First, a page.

But maybe that isn’t enough. As a former interpreter, I’m a good public speaker. As a passionate grizzly bear biologist, I can talk about bears… for a long time. I’ve come to realize that part of my job as a bear biologist to share what I know and to share my passion in the hopes that I can help mobilize people to protect and love our bears the same way I do. Who do I share it with? Anyone who asks. Below are a couple of links to a short video I did while at CPAWS Southern Alberta. This was one of the best projects I did while there. LOVE this video.
Spreading the love
A few weeks ago, my 6-year old niece very politely asked me if I would do a presentation to her grade 1 class. Of course! Who could say no? (Honestly, the little video she put together to ask me is the cutest thing I have ever seen). This is the second presentation I’ve delivered like this; last year I delivered a presentation to my nephew’s grade 3 class. I would do it again in a heartbeat. Standing in front of a grade 1 class with 30 six-year olds sitting on the floor staring up at me when I say: “My name is Sarah and I am a bear biologist” may be one of the proudest moments of my career. All their little faces were stunned and they gasped: “Wow. That is SO cool.” And I thought – YES, yes it is and I think that every day. It is SO cool.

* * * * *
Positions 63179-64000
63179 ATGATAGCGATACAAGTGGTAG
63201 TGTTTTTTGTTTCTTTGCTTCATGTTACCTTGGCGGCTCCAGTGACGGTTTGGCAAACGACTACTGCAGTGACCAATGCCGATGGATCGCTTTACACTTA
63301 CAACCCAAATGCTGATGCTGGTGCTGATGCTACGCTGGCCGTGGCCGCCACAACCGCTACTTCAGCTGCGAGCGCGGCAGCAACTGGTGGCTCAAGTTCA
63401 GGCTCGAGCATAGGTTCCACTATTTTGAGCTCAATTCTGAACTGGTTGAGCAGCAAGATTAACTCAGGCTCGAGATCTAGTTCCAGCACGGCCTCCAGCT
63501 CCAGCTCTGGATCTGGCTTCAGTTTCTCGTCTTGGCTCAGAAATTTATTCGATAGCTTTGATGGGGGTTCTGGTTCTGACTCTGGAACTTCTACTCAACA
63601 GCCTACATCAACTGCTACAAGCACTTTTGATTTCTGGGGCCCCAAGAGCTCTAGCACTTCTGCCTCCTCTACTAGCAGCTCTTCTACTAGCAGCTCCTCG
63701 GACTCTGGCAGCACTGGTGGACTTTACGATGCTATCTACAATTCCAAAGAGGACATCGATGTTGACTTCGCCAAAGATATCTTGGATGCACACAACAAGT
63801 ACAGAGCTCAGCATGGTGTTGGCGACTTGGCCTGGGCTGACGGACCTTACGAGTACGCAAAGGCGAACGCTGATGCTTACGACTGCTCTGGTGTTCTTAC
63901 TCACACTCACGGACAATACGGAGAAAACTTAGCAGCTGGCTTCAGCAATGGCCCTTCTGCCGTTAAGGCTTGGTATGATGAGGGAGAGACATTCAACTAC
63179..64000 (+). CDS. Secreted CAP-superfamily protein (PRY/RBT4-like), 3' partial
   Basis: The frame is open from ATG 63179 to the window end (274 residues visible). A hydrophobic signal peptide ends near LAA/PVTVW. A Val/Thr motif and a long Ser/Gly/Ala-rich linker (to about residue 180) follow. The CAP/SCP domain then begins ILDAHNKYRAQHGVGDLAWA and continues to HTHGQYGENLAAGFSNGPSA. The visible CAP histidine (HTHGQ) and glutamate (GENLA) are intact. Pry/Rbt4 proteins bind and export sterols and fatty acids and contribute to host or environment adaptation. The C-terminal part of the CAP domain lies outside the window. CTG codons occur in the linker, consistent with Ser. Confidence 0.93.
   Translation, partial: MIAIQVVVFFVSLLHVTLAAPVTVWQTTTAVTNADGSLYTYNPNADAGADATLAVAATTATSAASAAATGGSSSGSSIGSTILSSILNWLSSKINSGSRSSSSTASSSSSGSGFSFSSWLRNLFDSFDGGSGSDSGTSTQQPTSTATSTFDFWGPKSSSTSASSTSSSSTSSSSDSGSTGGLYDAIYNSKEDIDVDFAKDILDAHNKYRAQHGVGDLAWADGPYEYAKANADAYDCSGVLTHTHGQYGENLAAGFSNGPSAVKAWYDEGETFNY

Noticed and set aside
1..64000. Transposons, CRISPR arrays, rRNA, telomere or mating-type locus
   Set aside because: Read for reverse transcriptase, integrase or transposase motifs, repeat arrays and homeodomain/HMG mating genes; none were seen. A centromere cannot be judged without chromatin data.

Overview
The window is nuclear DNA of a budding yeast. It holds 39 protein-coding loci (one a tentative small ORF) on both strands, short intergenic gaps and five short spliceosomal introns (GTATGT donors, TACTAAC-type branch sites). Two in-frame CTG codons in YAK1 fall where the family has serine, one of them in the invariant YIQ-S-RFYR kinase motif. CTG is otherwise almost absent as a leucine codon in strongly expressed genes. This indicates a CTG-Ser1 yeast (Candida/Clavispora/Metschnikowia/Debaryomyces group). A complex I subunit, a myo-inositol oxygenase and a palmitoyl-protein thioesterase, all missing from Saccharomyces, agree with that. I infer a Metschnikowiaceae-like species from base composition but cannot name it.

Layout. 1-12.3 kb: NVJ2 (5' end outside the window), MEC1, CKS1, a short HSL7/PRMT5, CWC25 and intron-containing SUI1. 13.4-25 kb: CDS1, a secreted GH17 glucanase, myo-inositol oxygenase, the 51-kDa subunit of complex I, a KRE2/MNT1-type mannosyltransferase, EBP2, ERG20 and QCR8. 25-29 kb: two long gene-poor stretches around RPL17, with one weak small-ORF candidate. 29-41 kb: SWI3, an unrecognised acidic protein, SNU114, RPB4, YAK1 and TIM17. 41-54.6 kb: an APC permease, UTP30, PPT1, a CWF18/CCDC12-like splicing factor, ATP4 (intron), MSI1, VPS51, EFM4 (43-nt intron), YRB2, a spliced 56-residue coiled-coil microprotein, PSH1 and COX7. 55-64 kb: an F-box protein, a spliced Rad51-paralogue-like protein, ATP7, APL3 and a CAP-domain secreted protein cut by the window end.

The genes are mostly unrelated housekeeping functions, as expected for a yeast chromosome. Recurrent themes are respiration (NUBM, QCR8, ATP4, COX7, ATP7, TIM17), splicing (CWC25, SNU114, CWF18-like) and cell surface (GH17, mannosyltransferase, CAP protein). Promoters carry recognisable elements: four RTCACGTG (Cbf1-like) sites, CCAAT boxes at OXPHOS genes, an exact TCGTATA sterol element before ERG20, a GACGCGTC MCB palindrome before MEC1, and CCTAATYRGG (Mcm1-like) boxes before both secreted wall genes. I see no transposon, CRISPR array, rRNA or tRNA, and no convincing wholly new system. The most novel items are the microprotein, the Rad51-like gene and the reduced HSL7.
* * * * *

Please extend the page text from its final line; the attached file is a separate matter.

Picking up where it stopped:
I think sharing passion with the next generation is critical to building a conservation ethic in our society. Part of that is helping children understand that bears are cool and part of it is sharing with them why they are important for our ecosystems and even cultural identity.
But kids are kids. What about adults? Hey, I’m not partial, I’ll talk bears with anyone who asks.
This year I have been approached by two business owners in Banff who want someone to talk to their summer staff about bears in the area. This is more than a bear safety talk, it’s an opportunity to share with adults what bears are in Banff and what their lives are like. Bears living in Banff have a challenging life, navigating different hurdles to their survival everyday. It’s the reason why I am doing this PhD and why I am working with these bears in the first place. Having the opportunity to share this information with others who live and work here is a great opportunity to spread the love.